Roland Lewis, CEO of the Metropolitan Waterfront Alliance, explains that although this organization did not directly write any of the plans for A Stronger, More Resilient New York, its final product did incorporate many of the ideas that they pursue:

“I think the work we’ve done with members of the administration over the last few years around this topic were heard.”

For instance, Lewis is thrilled that the plan calls for building ferry service throughout waterfront areas, a prospect the MWA has been pushing for years:

“We need to create a water-borne transit system which is useful and wonderful for any number of great reasons. For commutation, for economic development to liven waterfront neighborhoods in good times, and when the need arises, we’ll have it there in times of emergency.”

Lewis favors the vast majority A Stronger, More Resilient New York, which had been compiled by city officials, insurance representatives, and engineers. He points out that before the team’s engineers had proposed their various bulk heads, levees, dunes, and flood gates, they effectively analyzed the geomorphology and tide patterns of the region, taking into consideration the smaller bodies of water that caused flooding, such as Coney Island Creek, Jamaica Bay, and Newtown Creek.

Of course, there are some unsettled open ends that this plan could entail. If huge storms like Sandy become more frequent, certain waterfront neighborhoods may become impossible to maintain.

Furthermore, some of the proposed building regulations and requirements could possibly force low-income tenants to move out of their neighborhoods to be replaced by more resistant housing that only richer people could afford.

More predictably, there is also the reality that Mayor Bloomberg is leaving office in the midst of executing this plan. Lewis explains that MWA has taken this situation as initiative to for a petition that would highlight the best aspects of the plan, and then pursue waterfront resiliency as an important platform for the next mayoral administration.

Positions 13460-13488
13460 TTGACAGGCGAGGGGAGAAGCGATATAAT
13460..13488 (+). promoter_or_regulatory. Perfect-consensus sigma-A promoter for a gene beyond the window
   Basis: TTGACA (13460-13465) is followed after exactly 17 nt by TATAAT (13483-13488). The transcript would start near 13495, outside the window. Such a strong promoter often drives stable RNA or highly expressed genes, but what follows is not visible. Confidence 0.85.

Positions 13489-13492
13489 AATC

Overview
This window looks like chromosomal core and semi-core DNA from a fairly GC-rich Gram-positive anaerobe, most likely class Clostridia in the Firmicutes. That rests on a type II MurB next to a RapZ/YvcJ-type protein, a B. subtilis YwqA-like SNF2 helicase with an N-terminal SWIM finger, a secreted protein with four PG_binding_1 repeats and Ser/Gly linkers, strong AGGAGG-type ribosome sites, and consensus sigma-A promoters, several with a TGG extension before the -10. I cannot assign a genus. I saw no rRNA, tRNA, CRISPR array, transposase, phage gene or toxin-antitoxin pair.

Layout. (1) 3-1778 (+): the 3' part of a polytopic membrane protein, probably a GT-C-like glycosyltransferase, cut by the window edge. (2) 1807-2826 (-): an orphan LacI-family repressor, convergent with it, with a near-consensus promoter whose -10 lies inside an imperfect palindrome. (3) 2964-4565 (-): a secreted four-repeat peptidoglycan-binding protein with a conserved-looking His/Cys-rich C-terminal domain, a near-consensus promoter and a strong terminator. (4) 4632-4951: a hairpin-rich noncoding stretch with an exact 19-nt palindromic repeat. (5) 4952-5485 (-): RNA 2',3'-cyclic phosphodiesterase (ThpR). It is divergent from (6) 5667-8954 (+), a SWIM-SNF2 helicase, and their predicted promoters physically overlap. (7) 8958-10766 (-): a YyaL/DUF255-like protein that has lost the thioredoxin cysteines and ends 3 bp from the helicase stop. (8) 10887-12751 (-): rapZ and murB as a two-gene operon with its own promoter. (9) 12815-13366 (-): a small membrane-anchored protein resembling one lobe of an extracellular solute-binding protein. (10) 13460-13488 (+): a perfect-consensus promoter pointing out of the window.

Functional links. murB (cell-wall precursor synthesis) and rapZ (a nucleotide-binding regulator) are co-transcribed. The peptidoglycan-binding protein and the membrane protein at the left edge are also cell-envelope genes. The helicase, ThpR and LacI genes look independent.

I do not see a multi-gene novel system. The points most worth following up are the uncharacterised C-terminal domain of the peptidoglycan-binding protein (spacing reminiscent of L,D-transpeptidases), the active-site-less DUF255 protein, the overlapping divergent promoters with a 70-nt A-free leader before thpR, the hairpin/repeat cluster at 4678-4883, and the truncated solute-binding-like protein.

Though Roland Lewis supports how Bloomberg’s plan incorporated all of the different areas of NYC, from Midtown Manhattan to Staten Island, he acknowledges that his organization also incorporates waterfront New Jersey, a place which has yet to come up with any idea of a solution. He suggests an integrative approach.

“There’s hundreds of townships in the in the state that are various parts of the waterfront up and down the coast in the New York Harbor, and each one of them needs to work together to try to create resilience,” says Lewis. “I’m always an optimist, but I think we have a little further to go on the Jersey side to create a resiliency solution.”

What proposals may get stuck in bureaucratic entanglements, who will win the next mayoral election, when the next storm will hit, which neighborhoods will be most effected, and how efficiently the response will go, may all be important issues that the New York Metropolitan region will face.

Nevertheless, at the present moment, residents can at least give credit that part of this plan has gone forth. In the Rockaways, crews have begun to lay out materials to rebuild the beach dunes.